I looked damn good today, too. I’ve lost enough weight that I finally fit into my Chicos jeans, one of my weight loss goals. I’m thin enough to be able to close my buttery soft black lambskin leather jacket. I have all new makeup and the proper brushes to apply it. I do not have a single wrinkle on my face in spite of being 46. I felt sexy and beautiful.

He had to work for a bit this morning, so when I was dressed and ready, I texted to let him know. When he got home and came inside to change shirt and shoes, I pointed out that I was in my Chicos jeans, to which he responded, “Uh huh.” I not so passively and only slightly aggressively said, “Wow honey, you look beautiful today and really good in those jeans.” He laughed and said he would just let me compliment myself because I’m better at it. I let that slide because I wanted to have fun today.

It continued with him informing me that he gave up his “people who work on Saturday” free lunch. I was truly appreciative that he would rather have lunch with me than with his workmates that he eats with three to five days a week. At least, I chose to interpret it that way.

We got to the fair and he complained about the music. The music wasn’t part of the event we were attending, plus it was awful, so I let that slide, too. The fair was tiny and we were in and out in minutes, so I suggested we go to a little tea room downtown for lunch. It’s one of my favorite places and their food is incredible. It’s not cheap, but it’s not expensive, either. I think $26 including tip is nothing for a lunch date.

He complained about the price. He complained about his sandwich. He did like his soup. Finally, I told him that he was acting like my mother, who could never find anything good to say about the places that I would pick whenever we would eat out. A restaurant would have to be her idea or she would be rude to the staff and bitch about the food.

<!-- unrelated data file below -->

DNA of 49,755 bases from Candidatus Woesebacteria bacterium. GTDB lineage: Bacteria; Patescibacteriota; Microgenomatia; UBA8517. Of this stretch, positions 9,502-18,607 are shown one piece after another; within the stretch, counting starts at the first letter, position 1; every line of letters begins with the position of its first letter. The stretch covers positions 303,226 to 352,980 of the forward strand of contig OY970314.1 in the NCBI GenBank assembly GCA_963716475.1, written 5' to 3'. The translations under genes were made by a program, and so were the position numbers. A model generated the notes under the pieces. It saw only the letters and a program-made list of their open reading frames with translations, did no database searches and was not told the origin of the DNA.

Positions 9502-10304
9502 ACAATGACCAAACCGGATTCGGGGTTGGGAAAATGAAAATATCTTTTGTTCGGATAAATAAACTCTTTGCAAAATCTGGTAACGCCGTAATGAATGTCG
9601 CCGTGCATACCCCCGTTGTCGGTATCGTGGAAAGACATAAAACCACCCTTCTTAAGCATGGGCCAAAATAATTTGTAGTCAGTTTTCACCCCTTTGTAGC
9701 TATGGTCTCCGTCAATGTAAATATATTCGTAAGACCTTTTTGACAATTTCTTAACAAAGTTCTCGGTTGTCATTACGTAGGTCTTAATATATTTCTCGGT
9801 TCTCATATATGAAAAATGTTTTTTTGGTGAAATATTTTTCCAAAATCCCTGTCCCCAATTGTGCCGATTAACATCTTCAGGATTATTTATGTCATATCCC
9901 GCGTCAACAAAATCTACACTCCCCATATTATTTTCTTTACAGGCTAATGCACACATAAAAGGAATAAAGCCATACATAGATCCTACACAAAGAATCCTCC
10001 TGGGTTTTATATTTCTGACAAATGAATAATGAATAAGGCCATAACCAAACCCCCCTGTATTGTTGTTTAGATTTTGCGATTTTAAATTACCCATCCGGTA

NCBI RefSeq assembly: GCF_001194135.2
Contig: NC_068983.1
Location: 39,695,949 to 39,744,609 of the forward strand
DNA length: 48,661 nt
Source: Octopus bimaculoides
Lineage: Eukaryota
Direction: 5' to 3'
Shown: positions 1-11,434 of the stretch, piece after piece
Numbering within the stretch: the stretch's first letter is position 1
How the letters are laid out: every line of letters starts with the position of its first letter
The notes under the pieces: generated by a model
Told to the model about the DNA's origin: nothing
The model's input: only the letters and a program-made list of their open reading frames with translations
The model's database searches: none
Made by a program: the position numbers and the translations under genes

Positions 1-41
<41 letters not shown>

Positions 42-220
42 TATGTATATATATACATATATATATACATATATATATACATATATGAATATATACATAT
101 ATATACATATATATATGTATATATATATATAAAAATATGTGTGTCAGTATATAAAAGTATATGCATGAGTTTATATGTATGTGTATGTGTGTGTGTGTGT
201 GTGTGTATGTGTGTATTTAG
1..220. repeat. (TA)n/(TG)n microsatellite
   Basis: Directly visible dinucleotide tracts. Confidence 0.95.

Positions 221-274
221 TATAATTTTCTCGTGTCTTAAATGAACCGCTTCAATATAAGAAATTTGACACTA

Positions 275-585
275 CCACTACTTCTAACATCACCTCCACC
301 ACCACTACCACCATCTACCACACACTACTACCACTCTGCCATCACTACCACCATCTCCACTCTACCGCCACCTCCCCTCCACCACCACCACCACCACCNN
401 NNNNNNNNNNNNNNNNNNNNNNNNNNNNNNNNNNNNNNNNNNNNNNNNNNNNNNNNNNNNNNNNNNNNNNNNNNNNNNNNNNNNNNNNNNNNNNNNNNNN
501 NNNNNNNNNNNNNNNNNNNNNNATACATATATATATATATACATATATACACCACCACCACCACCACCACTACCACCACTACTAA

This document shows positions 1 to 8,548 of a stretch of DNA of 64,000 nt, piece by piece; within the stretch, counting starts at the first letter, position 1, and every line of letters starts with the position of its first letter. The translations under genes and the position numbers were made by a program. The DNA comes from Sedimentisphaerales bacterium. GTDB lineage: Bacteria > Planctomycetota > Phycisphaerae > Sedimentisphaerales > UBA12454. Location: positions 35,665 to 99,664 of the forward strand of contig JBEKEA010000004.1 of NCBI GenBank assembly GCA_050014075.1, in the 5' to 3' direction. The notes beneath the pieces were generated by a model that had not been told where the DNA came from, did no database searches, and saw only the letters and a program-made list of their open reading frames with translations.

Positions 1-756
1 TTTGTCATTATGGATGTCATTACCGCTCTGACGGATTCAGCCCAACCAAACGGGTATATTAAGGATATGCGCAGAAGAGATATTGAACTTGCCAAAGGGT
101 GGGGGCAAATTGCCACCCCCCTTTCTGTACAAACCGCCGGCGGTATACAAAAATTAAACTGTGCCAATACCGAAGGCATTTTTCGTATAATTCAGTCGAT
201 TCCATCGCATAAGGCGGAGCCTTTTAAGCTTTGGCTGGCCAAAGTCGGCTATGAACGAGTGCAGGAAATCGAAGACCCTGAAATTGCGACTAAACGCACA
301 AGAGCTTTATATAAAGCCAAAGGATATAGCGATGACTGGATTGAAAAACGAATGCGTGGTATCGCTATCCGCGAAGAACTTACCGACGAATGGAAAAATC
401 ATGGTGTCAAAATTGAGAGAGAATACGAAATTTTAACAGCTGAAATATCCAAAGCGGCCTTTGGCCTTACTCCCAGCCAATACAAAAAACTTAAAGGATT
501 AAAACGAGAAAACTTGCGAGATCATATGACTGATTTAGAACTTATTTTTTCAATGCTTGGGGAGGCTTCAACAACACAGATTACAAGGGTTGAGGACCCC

At that point, I gave up. I ate my salad in silence and tried not to cry as I processed the day in my head. I knew that having expectations was a recipe for disaster, but I thought this was such a simple thing, surely it wasn’t asking too much. We go to lunch all the time and have wonderful conversations, so that should have been the easy part, but it wasn’t. I finished my salad and we left and came straight home where I promptly put on my pajamas and laid down for a nap. Being sad makes me tired, so I ended up sleeping for four hours.

To me, a date with someone with whom I am in a relationship is essentially foreplay. Stimulating conversation with an attractive man is arousing for me. I’ve been having too many fantasies about flirting lately, and I wanted to have an affair with my husband. The entire time I was getting dressed, I imagined how our day would end, but as each moment of the day played out exactly opposite of how I wanted it to go, sex got further and further from my mind.

When he didn’t compliment me when he got home, I didn’t make a big deal of it because I know that he doesn’t understand how nice it is to be sexually appreciated. But I remember other dates with other guys who told me I was beautiful and sexy and looked amazing in whatever outfit I was wearing.

When I fell in love with a relatively pricey pair of earrings ($30 for punched tin ovals), I decided not to get them and walked away. I kinda wished that he would insist on buying them for me, but he didn’t. That was fine as I know money is a touchy subject with him, but I remember other dates with other guys who did insist on getting me whatever little trinket I coveted while shopping together.